Jaramillo and her staff are preparing for any and all situations as they pertains to in-person instruction.
“We will continue our weekly COVID surveillance testing for all students and staff,” she said. “All students must be registered for AUSD testing or be asked to leave in-person classes. That date has not been set, but it will be very soon.
“Unregistered students would have to go to our short term Independent Study until they register — which is different from our Virtual Study TK-12 Program.”
Jaramillo said that even as the district is doing all it can to test and upgrade safeguards for students and staff, she realizes it’s smart to draw up a plan for a potential return to virtual learning in case some classes and schools close for a period of time, if only briefly.
“Our students are asked to take home their Chromebook every night in case of such an eventuality,” Jaramillo said. “Our teachers are updating their tech platforms to be ready, if needed.”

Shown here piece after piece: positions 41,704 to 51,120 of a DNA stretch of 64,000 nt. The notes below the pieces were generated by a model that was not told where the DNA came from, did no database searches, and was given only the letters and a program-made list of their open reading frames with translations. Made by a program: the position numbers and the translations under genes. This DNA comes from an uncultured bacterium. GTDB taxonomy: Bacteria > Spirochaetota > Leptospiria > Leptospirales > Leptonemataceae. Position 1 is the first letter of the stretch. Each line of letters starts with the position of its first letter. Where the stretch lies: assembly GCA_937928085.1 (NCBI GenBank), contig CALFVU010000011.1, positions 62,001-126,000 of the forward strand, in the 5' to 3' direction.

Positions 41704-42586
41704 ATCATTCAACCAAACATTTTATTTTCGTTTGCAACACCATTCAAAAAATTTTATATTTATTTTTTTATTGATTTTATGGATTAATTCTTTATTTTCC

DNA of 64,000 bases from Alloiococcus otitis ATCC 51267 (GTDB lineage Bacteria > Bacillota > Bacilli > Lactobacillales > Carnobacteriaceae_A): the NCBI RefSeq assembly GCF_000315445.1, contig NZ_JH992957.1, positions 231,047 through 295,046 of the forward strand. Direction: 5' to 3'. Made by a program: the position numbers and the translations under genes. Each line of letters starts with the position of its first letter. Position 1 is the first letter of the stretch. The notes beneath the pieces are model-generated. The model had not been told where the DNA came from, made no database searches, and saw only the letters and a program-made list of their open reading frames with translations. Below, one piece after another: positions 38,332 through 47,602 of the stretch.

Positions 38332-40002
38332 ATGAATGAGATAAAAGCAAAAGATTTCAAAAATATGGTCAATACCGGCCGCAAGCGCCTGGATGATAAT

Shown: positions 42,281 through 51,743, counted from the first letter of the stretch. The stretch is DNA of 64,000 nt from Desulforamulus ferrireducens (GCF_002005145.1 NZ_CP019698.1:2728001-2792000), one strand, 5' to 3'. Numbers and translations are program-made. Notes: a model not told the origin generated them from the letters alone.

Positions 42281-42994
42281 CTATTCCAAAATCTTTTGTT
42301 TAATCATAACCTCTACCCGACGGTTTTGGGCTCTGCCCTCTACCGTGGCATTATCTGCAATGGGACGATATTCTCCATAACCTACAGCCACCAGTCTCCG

The winter surge has proved unnerving for educators, hospital officials, front-line health teams and myriad other L.A. County residents.
County public health officials reported nearly 45,000 new cases of COVID-19 this weekend, an alarmingly high number in light of the typical delays in weekend reporting.
Officials reported 23,553 new cases for Saturday, and another 21,200 positive tests Sunday, after a one-day record of 27,091 new infections were reported Friday.
Four additional deaths related to the coronavirus were also logged this weekend, two each on Saturday and Sunday.
The latest numbers bring the county’s cumulative totals to 1,741,292 cases and 27,640 deaths since the pandemic began, according to the Los Angeles County Department of Public Health.
Meanwhile, the county’s COVID hospitalizations continued to rise, jumping by more than 150 for the second consecutive day. The number of COVID patients in county hospitals rose to 1,792, up from 1,628 on Saturday, according to the latest state figures. Of those patients, 263 were in intensive care, up from 246 the previous day.
The daily test positivity rate was 21.8% as of Sunday.
Health officials continued to urge residents to curtail higher-risk activities, including indoor activities where individuals are unmasked for long periods of time, as well as crowded outdoor events.